So lately I’ve been having separate conversations that all seem to be swirling about a central theme, and I wanted to try and bring those different threads together onto one thread.
It’s hard for me to clarify what this thread is about. I’m going to use the sort of generic title of a “Strategy for rustc and the RLS” for the time being. Probably a good place to start is to try and enumerate our goals. I have many in mind.
First and foremost, how can rustc help enable a truly excellent IDE experience?
But also a number of other things, that I think are interrelated:
- How can we make rustc more maintainable and accessible?
- Related: How can we grow the base of rustc contributors?
- Related: How can we improve the pace of rustc innovation?
- How can we support procedural macros that parse and manipulate Rust code?
- How can we expose parts of rustc as libraries?
We have a lot of pieces floating around. I’ll just list out a few here, but I’m going to forget things.
@matklad’s work on libsyntax2:
- @matklad has been building up a replacement for libsyntax from scratch. The parser is designed from the first to be incremental, fully whitespace preserving, and to do error recovery. As a result, it is well-suited to IDEs, but also to things like procedural macros.
- rustc’s incremental support and the transition to a query system:
- rustc now has a pretty powerful incremental system, but it’s not yet usable “end to end” – that is, we always parse, expand macros, run name resolution, and lower to HIR – even if the input files haven’t changed. This needs to change if we want to have the super fast response times that an IDE needs.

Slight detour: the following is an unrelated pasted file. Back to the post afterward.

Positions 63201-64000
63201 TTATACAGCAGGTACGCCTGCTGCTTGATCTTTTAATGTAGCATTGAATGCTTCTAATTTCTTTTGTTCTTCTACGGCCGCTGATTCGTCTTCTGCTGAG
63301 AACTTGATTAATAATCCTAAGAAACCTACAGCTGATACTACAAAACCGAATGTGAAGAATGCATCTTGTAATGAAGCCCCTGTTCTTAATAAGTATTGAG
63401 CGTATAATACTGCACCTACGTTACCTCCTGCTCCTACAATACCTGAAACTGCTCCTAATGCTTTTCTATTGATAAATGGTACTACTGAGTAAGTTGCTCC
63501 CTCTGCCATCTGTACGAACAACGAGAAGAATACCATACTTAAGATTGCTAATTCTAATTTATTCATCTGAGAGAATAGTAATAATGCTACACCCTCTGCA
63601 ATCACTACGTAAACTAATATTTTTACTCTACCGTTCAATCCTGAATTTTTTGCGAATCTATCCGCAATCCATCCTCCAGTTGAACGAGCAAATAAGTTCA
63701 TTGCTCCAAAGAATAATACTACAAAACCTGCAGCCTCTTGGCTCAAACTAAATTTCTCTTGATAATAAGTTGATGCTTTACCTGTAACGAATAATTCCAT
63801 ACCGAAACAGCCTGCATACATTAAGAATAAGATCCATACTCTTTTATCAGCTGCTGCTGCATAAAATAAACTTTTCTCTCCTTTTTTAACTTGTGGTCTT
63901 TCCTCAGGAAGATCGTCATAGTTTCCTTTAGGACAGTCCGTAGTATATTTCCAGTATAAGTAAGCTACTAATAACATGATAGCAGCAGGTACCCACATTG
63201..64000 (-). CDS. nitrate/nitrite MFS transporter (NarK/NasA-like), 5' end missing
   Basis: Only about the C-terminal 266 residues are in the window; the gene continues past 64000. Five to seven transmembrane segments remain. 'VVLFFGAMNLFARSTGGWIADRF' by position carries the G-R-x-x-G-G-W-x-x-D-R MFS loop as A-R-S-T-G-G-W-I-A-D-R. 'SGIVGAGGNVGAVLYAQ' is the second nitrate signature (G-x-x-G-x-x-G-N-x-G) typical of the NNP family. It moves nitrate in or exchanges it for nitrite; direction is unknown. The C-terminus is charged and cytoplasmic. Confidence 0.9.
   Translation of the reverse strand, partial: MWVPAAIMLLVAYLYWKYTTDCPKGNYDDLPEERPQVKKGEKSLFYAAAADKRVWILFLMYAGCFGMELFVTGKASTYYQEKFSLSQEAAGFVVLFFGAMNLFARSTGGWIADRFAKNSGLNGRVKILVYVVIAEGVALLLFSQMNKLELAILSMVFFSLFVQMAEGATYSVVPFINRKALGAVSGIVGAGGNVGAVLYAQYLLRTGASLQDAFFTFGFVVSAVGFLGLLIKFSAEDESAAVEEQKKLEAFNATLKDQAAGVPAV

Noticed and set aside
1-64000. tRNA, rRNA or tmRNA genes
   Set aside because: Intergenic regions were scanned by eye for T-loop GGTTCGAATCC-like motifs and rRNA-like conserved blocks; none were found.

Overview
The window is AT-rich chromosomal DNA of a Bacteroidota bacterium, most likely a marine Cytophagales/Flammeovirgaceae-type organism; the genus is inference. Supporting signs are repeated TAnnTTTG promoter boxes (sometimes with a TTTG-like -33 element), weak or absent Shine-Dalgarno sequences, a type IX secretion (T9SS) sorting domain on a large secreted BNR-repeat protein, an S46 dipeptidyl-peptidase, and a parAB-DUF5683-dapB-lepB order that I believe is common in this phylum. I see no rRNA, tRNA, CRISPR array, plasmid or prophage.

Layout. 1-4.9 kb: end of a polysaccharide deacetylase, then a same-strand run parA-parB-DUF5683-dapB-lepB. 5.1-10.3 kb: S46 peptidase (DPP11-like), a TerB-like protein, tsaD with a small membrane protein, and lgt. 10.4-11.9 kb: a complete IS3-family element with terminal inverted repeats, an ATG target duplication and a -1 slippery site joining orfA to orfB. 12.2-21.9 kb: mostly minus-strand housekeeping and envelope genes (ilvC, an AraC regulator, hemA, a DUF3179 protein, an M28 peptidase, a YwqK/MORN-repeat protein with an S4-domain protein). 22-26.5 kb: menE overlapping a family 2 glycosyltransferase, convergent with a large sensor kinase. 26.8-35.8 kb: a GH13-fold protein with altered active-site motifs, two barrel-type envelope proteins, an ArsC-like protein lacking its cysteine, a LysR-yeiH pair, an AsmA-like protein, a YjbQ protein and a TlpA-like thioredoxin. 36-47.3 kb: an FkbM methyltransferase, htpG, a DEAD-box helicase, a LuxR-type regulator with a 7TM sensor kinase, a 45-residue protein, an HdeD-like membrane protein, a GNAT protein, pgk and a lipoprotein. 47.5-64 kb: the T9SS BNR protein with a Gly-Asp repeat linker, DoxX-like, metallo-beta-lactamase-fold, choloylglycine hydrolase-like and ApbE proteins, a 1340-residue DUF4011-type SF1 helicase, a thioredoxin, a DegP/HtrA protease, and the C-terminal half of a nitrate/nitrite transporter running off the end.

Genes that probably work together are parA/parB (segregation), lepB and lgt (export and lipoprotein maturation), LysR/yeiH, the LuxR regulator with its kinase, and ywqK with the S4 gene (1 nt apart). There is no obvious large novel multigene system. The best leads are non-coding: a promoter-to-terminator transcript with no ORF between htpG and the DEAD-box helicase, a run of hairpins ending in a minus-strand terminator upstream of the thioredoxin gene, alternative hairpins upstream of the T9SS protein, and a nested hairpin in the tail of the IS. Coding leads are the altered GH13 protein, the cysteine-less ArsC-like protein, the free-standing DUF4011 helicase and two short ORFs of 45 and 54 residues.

- extracting libraries like Chalk and Polonius
- One of my interests of late has been extracting out complex problems from rustc into libraries that can be independently supported. These libraries tend to follow a pattern of having a core chunk of shared code along with a wrapper that does unit testing. Chalk (trait system) and Polonius (borrow checker) are two examples. This approach feels very appealing to me as a way to turn rustc into more of a component architecture, but it’s not yet proven (neither Chalk nor Polonius are in use). How far can we take it? Can we make MIR into a library? What about our representation of types? for example)
- RLS today and tomorrow
- Right now the RLS communicates via save-analysis. We want it to use the query system (probably?). We also want faster response times and perfect results etc. We have to think about also how to ensure that the RLS is well-maintained – particularly as its usage grows. How can we get from here to there?
Actually, I’m going to stop this post here. I’ll try to add comments with various ideas for possible directions. Or maybe others will do so.